Conclusion

We identified 15 sSMCs by SNP array analyses which allows a detailed characterisation of the sSMC and establishes a stronger genotype-phenotype correlation, thus allowing detailed genetic counselling for prenatal diagnosis.

Methods

Study subjects

This study was approved by the institutional research ethics committee of Wenzhou Central Hospital. All parents agreed to participate in the study and provided written informed consent. We retrospectively analysed a cohort of 20,481 amniotic fluid samples that were taken at the Wenzhou Prenatal Diagnosis Center between 2014 and 2019. The pregnant women ranged in age from 19 to 48 years, with their gestational week between 16 and 24 weeks. The indications for prenatal diagnosis included advanced maternal age, high-risk serological screening, abnormal non-invasive prenatal DNA test, ultrasonographic abnormal indications, either parent carrying a chromosome abnormality, and a history of intrauterine foetal death or aborted foetuses. Peripheral venous blood was collected from the parents if necessary.

Karyotype analysis

A total of 20,481 foetal amniotic fluid samples were analysed using standard G-banded karyotyping at 320–450 band resolution to diagnose sSMCs.

For culture cells, 20 ml of amniotic fluid was centrifuged at 1200 rpm for 10 min. The supernatant was discarded after centrifugation, leaving about 1–2 ml of cell suspension. Amniocyte culture medium (5 ml) was added and cells were grown in an incubator at 37 °C and 5% CO2 for 9 to 10 days.

For karyotyping, cells were harvested in situ cultures and conventional G-banding was performed, and then cells were scanned by a Leica GLS120 automated nuclear scanning system. Fifteen chromosome karyotypes were counted and five karyotypes were analysed by two doctors according to the International System for Human Cytogenetic Nomenclature 2016. Karyotyping was also performed on parental blood samples to determine whether the sSMC detected in the foetal samples was inherited or de novo.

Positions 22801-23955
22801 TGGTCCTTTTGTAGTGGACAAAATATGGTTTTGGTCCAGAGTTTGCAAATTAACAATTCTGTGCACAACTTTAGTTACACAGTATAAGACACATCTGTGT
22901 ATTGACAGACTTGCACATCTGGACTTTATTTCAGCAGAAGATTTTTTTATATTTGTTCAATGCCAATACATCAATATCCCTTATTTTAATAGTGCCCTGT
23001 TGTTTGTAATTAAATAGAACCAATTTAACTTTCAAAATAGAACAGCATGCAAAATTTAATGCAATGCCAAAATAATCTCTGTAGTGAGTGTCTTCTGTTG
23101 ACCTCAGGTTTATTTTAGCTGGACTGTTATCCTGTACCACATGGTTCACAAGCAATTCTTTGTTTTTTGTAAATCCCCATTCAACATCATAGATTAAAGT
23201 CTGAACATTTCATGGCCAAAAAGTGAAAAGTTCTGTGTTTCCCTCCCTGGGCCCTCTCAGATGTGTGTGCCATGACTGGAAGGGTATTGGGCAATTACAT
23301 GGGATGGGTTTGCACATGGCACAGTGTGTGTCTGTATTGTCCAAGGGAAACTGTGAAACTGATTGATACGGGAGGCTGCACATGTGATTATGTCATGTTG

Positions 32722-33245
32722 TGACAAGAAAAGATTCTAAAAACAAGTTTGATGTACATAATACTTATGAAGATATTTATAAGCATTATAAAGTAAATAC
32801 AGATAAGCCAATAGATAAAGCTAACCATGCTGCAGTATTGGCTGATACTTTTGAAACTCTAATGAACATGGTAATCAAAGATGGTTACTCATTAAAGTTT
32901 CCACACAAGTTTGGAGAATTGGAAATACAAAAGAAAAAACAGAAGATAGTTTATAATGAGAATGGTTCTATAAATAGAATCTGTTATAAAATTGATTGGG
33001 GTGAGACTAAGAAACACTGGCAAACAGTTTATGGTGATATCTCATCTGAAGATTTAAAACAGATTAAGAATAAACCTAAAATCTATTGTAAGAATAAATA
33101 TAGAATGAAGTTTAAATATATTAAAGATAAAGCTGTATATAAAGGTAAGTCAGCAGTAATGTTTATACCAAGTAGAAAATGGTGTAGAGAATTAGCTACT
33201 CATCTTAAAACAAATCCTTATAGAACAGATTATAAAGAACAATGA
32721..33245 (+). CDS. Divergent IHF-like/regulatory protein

SNP array analysis

Chromosomal microarray analysis was performed on the 15 cases of sSMC using the Affymetrix CytoScan 750 k Array or the Illumina Human CytoSNP-12 array according to the manufacturer’s instructions. The results were analysed with Chromosome Analysis Suite software or Illumina’s BeadStudio software. All detected CNVs were compared with known CNVs in the scientific literature and with those in the following publicly available databases: Database of Genomic Variants (http://dgv.tcag.ca/dgv/app/home), DECIPHER database (http://decipher.sanger.ac.uk/), International Standards for Cytogenomic Array (ISCA; https://www.iscaconsortium.org/), Online Mendelian Inheritance in Man (OMIM; http://www.omim.org) and ClinGen Dosage Sensitivity Map (https://www.ncbi.nlm.nih.gov/projects/dbvar/clingen).

Based on the American College of Medical Genetics Standards and Guidelines, the CNVs were classified as pathogenic (P), likely pathogenic (LP), likely benign (LB), variant of unknown significance (VOUS) or benign (B). All reported CNVs were based on the National Center for Biotechnology Information human genome build 37 (hg 19).

Availability of data and materials

All data generated or analyzed during this study are included in the article.